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61. Environmental Ethics: Volume > 12 > Issue: 1
Theodore R. Vitali Sport Hunting: Moral or Immoral?
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Hunting for sport or pleasure is ethical because (1) it does not violate any animal’s moral rights, (2) it has as its primary object the exercise of human skills, which is a sufficient good to compensate for the evil that results from it, namely, the death of the animal, and (3) it contributes to the ecological system by directly participating in the balancing process of life and death upon which the ecosystem thrives, thus indirectly benefiting the human community. As such, hunting is not only a natural good, but also a moral good.
62. Environmental Ethics: Volume > 12 > Issue: 1
Annie L. Booth, Harvey L. Jacobs Ties that Bind: Native American Beliefs as a Foundation for Environmental Consciousness
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In this article we examine the specific contributions Native American thought can make to the ongoing search for a Western ecological consciousness. We begin with a review of the influence of Native American beliefs on the different branches of the modem environmental movement and some initial comparisons of Western and Native American ways of seeing. We then review Native American thought on the natural world, highlighting beliefs in the need for reciprocity and balance, the world as a living being, and relationships with animals. We conclude that Native American ideas are important, can prove inspirational in the search for a modem environmental consciousness, and affirm the arguments of both deep ecologists and ecofeminists.
63. Environmental Ethics: Volume > 12 > Issue: 2
Janna Thompson A Refutation of Environmental Ethics
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An environmental ethic holds that some entities in nature or in natural states of affairs are intrinsically valuable. I argue that proposals for an environmental ethic either fail to satisfy requirements which any ethical system must satisty to be an ethic or they fail to give us reason to suppose that the values they promote are intrinsic values. If my arguments are correct, then environmental ethics is not properly ethics at all.
64. Environmental Ethics: Volume > 12 > Issue: 2
Arne Naess Man Apart and Deep Ecology: A Reply to Reed
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Peter Reed has defended the basis for an environmental ethic based upon feelings of awe for nature together with an existentialist absolute gulf between humans and nature. In so doing, he has claimed that there are serious difficulties with Ecosophy T and the terms, Self-realization and identification with nature. I distinguish between discussions of ultimate norms and the penultimate deep ecology platform. I also clarify and defend a technical use of identification and attempt to show that awe and identification may be compatible concepts.
65. Environmental Ethics: Volume > 12 > Issue: 2
Karen J. Warren The Power and the Promise of Ecological Feminism
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Ecological feminism is the position that there are important connections-historical, symbolic, theoretical-between the domination of women and the domination of nonhuman nature. I argue that because the conceptual connections between the dual dominations of women and nature are located in an oppressive patriarchal conceptual framework characterized by a logic of domination, (1) the logic of traditional feminism requires the expansion of feminism to include ecological feminism and (2) ecological feminism provides a framework for developing a distinctively feminist environmental ethic. I conclude that any feminist theory and any environmental ethic which fails to take seriously the interconnected dominations of women and nature is simply inadequate.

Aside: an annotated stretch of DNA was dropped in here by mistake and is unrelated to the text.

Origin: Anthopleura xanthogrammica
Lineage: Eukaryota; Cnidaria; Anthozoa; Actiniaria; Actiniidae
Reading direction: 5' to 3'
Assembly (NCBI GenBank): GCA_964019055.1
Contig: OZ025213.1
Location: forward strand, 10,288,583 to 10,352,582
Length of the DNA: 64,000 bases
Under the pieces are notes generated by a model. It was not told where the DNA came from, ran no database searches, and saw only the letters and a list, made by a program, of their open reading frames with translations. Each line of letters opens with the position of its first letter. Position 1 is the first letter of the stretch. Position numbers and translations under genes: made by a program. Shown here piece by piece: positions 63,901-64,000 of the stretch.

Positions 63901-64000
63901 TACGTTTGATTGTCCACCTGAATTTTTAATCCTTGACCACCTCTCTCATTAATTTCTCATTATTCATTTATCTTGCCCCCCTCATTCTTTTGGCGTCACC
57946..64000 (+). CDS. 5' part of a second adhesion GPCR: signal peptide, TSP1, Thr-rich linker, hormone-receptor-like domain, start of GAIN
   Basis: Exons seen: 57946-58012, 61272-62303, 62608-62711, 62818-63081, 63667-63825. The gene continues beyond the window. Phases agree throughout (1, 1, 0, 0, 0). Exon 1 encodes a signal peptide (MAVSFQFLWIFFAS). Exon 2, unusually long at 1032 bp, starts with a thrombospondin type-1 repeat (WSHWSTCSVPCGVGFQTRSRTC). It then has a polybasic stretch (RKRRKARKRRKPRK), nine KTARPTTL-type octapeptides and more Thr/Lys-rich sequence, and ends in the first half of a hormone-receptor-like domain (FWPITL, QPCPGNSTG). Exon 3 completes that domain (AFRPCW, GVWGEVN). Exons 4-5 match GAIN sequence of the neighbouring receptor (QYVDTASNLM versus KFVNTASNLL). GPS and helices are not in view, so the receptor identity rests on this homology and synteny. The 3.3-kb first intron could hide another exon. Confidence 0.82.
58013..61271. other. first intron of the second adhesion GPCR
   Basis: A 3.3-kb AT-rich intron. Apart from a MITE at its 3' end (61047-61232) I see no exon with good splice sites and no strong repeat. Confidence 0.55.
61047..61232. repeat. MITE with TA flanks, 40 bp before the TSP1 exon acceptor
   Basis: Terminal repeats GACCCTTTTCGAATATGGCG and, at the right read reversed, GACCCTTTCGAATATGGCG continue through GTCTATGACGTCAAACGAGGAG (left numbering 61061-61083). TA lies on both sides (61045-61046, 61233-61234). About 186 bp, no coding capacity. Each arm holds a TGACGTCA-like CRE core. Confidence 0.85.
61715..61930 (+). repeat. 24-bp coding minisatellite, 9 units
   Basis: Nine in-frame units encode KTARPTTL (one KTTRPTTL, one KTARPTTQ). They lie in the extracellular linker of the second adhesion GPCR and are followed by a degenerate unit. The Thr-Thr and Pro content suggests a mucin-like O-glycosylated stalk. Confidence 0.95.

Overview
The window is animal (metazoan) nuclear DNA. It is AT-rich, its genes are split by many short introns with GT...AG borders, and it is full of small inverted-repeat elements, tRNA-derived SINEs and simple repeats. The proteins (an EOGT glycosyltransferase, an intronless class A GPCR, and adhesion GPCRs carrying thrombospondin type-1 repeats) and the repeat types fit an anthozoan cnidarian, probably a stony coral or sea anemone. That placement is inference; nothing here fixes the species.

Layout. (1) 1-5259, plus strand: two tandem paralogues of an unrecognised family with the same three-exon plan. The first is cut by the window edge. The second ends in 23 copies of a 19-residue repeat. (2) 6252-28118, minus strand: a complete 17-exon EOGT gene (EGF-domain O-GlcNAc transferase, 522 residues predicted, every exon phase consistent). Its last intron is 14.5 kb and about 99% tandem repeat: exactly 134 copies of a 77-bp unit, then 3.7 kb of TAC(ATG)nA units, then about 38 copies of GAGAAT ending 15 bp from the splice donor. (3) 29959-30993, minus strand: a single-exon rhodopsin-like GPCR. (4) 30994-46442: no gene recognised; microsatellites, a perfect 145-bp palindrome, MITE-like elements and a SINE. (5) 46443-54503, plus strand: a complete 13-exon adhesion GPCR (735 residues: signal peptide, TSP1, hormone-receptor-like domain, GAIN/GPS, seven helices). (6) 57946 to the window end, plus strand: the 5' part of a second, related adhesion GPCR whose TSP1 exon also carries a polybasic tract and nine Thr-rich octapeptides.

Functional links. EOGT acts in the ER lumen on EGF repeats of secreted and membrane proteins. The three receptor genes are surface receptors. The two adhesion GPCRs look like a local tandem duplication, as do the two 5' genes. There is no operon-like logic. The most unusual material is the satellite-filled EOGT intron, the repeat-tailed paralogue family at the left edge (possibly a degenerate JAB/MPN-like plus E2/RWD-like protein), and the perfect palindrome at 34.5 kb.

66. Environmental Ethics: Volume > 12 > Issue: 2
J. Baird Callicott The Case against Moral Pluralism
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Despite Christopher Stone’s recent argument on behalf of moral pluralism, the principal architects of environmental ethics remain committed to moral monism. Moral pluralism fails to specify what to do when two or more of its theories indicate inconsistent practical imperatives. More deeply, ethical theories are embedded in moral philosophies and moral pluralism requires us to shift between mutually inconsistent metaphysics of morals, most of which are no Ionger tenable in light of postmodern science. A univocal moral philosophy-traceable to David Hume’s and Adam Smith’s theory of moral sentiments, grounded in evolutionary biology by Charles Darwin, and latterly extended to the environment by Aldo Leopold-provides a unified, scientifically supported world view and portrait of human nature in whichmultiple, lexically ordered ethics are generated by multiple human, “mixed,” and “biotic” community memberships.
67. Environmental Ethics: Volume > 12 > Issue: 2
Bob Pepperman Taylor John Dewey and Environmental Thought
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In response to Chaloupka’s discussion of Dewey’s “social aesthetics,” I argue, first, that Chaloupka has failed to fully appreciate the democratic, political foundation of Dewey’s aesthetic sensibility and, second, that his description of Dewey’s naturalism is ambiguous and misleading. I conclude that Dewey does have things to say to environmental thinkers, but that his views regarding environmental issues are much less unique than Chaloupka suggests. His work stands more as a democratic challenge to environmentalists than as a guide for their thought.